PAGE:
Some time ago I came across a blog called, I Vigilante, and I was immediately hooked by the blogger’s enlightened self-interest and willingness to say FU to convention. Here’s how The Vigilante describes his mission.
I’m here to show you the virtue of unapologetic selfishness (“I”), the virtue of rebelling from authority and expectations often (“Vigilante”), and how it is all intimately connected to your ability to live a happy, healthy, and ridiculously fulfilling life.
But I wasn’t only hooked by The Vigilante’s unique take on life. I was also hooked by his colossal feats of strength. Here, for example, is a picture of The Young Vigilante posing with a bear after his first hunt. Pretty impressive shooting for someone who was just getting used to walking.
So I reached out to The Vigilante and asked him how he developed his superhero strength. When he told me he works out at home and refuses to spend a dime on gym memberships, I knew I had the makings of a terrific guest post. Here, then, is The Vigilante’s guide to frugal fitness. Enjoy.
Hello Groovy Freedomists! Do you want to look and feel like The Vigilante without pricey gym memberships and workout tapes?
Now you can! For the low, low price of being alive, the universe allows you to enjoy the ultimate workout tool: gravity!
Don’t overcomplicate this workout thing. You might already have all you need!
You may not realize it, but muscle will burn fat all day and night. When you pick something up or push yourself off the ground, your muscles work against gravity. They move and tear in the process, to be rebuilt later (at an ever-increasing pace) at a reinforced strength so they can conquer the new heavy loads you throw at them. Your body burns a ton of calories to do this, both during the act and during the rebuilding process. And then it keeps using extra calories to care for all that new muscle, thus raising your metabolism. Muscle building keeps you thin, and basically works as a Fountain of Youth for calorie burning and recovery time. If you want to feel young and avoid waistline expansion, you want to build muscle.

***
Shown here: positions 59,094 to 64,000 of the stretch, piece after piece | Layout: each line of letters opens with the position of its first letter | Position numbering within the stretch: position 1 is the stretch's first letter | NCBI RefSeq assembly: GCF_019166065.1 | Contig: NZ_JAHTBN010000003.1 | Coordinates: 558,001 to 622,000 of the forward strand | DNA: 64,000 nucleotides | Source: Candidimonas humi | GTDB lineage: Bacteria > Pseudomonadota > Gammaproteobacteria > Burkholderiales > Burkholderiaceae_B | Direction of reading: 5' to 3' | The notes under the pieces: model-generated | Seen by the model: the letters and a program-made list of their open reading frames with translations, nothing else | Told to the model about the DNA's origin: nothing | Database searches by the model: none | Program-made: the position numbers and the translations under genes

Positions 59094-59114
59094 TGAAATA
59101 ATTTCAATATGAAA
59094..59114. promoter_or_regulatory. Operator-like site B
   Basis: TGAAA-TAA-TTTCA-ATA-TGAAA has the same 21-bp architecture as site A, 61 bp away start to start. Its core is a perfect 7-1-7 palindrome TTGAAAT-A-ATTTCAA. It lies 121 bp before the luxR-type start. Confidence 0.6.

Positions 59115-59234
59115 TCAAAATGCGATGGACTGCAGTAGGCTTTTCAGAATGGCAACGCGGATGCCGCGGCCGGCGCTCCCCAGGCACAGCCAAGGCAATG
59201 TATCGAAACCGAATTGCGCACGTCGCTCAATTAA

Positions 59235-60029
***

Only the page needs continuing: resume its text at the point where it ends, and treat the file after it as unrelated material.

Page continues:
The only way to do that is to use gravity. For the duration of your lifetime, gravity is in unlimited abundance. Whether pulling on a heavy metal weight or on your heavy adipose tummy, this free and abundant gravity provides precisely the best muscle-building tool for the human body—resistance. No amount of money you can spend on a trainer, a monthly gym membership, or a workout subscription service will provide anything that the gravity in your home cannot, with planning and creativity.
But what exactly does a cheapskate like The Vigilante do to look like Captain America (sort of) and feel strong enough to accomplish awe-inspiring, helicopter-stopping feats (sort of), all while being a spending scrooge?
I lift heavy stuff and put it down.
At least once every 24-48 hours, I make sure I lift for a half hour to an hour. Each time, I do a series of at least 3 sets of at least 3-4 different workouts that target each of a particular muscle group or groups, rotating through the following list of muscles:
- Day 1: Chest, triceps, shoulders
- Day 2: Legs and core
- Day 3: Back and biceps
I do each of the above days with light weight and a lot of repetitions. Then, the following rotation through those days, I do roughly the same thing with medium weight. I do those days again with heavy weight and very few reps, and then I repeat the cycle. After doing the whole cycle 2 or 3 times, my body might need a week off of lifting, and that’s just fine.
But how did I come up with all that, and what does it cost?
I am personally a huge fan of weight training. I have been doing it since 8th grade, and have been trained by coaches, team trainers, and a personal trainer neighbor, all at no cost. Paying a trainer, briefly, is worth the cost if you have no other options, as improper form can result in injury. Advancing in weight too quickly or doing lifts beyond your skill level is a sure way to wind up meeting your health insurance deductible overnight.